Lately there’s been murmurs about how progressive activism is cannibalizing itself. Complaints about “callout culture” and building one’s caché by tearing down others. So I’m writing an article on communities and how they change as they grow or their focus shifts. I wanted to look at what cannabis activism and the cannabis community can expect now and as we get closer to legalization.
Copyright Complaint or Con?
But while I was writing, we received this weird little email.
It contains an awful lot of “ignore this” red flags in just eight lines and one attachment. It’s from an unofficial address for an unknown company. The email didn’t come to our website/domain’s email address. And it came with a Microsoft Word “compliant report” that required a key to access. When that’s opened, it contains three Word files that require editing enabled to view.
An unknown email address sent an unknown attachment that requires changing settings to view. And the spelling and grammatical mistakes? Not professional. But scams aren’t really news, right? If this email ended up in my personal account for my personal website, it would be in the trash in one second.
But I have a responsibility to Twelve High Chicks and its readers to make sure. We have multiple writers, some without professional experience or education in referencing and citing, turning in multiple articles each. Any one of those articles could accidentally include unattributed copyrighted material. So I checked over our recent posts, and concluded that there’s no problem with our current content.
But what about less recent posts? We’ve got years of back posts, so I can’t check everything. Still, while I would expect complaints about our website to come to our website address, the email came to our M.O.M. Cup promo email address. And that address was all over our promotional posts. So I went through our M.O.M. Cup archives and I still found nothing untoward.
Then I had a harrowing thought. One that tied back to the point of the other article I’m writing. The cannabis community is made up of people with different belief systems beyond ending prohibition. Obviously not everyone who knows about or reads Twelve High Chicks agrees with all of our focus, ideals, or opinions.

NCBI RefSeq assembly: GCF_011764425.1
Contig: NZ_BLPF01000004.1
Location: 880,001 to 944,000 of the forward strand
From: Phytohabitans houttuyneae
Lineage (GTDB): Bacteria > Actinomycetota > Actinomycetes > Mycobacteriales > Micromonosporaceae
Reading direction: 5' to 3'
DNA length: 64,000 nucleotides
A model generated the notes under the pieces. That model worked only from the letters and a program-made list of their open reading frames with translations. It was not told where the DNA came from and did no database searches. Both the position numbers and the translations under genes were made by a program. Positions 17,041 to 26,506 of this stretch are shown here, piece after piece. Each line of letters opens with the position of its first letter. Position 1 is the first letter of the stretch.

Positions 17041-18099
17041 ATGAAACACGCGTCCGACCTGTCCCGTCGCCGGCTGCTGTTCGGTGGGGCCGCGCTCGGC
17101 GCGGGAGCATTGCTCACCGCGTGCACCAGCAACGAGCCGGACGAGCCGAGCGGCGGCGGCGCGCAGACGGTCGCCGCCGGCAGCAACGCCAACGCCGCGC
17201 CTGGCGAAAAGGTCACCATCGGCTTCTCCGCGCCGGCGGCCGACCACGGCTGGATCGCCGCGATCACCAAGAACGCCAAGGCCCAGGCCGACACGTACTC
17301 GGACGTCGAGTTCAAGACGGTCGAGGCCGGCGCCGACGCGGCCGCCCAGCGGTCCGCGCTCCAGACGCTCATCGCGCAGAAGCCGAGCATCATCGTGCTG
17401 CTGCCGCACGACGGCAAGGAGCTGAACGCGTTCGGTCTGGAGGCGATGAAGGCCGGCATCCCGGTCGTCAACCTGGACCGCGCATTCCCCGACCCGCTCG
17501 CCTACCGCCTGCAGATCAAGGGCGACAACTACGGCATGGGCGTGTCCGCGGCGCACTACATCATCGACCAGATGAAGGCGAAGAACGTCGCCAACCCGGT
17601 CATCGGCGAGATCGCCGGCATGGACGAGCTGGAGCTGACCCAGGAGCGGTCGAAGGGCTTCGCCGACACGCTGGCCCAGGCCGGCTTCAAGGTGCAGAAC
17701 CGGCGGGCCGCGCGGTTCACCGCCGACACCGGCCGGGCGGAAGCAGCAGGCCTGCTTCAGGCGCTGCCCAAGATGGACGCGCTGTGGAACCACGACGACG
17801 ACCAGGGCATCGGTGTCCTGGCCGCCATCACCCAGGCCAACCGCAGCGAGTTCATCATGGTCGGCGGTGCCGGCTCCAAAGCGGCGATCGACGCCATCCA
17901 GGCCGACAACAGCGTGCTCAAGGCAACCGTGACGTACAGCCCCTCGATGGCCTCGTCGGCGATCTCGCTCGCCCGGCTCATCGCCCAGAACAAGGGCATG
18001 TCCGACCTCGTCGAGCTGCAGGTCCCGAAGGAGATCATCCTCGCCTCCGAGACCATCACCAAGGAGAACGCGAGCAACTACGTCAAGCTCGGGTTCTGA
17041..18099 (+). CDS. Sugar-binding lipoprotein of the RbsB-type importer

What if, despite no actual copyright infringement, someone didn’t like one of our articles and maliciously reported us to some unknown agency that could act against us? Or the company contacting us is tied to someone with negative intent and they’re going to keep on us until I open that Word document and enable editing, or worse? Could we be in trouble for nothing?
That’s when I remembered that pot can make you paranoid.
Company or Creation?
So I looked into the company. Fun fact: “ornare” means “to decorate” in Latin and “to bedeck” in Italian. So maybe the company could be a decorator, perhaps concerned about something in our recent review of Cannaflage Designs?
Google showed me a design company called Ornare, but it’s not an “Institute”, not based in Rochester, and I can’t see a multinational using a Road Runner account for official business. (Although, English not as a first language could explain the spelling errors.)
There’s no record available of an Ornare Institute and no trace online. Still, I emailed the original sender requesting a PDF of that “compliant report” to check. The email bounced back from a full inbox. Case closed?
Twelve High Chicks takes accusations of plagiarism, copyright infringement, and copyright violation seriously. But we obviously require reasonable and adequate information to act. And mysterious emails from unmonitored addresses are not the way to provide that!
To paraphrase TV lawyers everywhere: if your copyright has been infringed by the actions of Twelve High Chicks, you may be entitled to have that content removed.
Just … send an email to the right address about the actual article!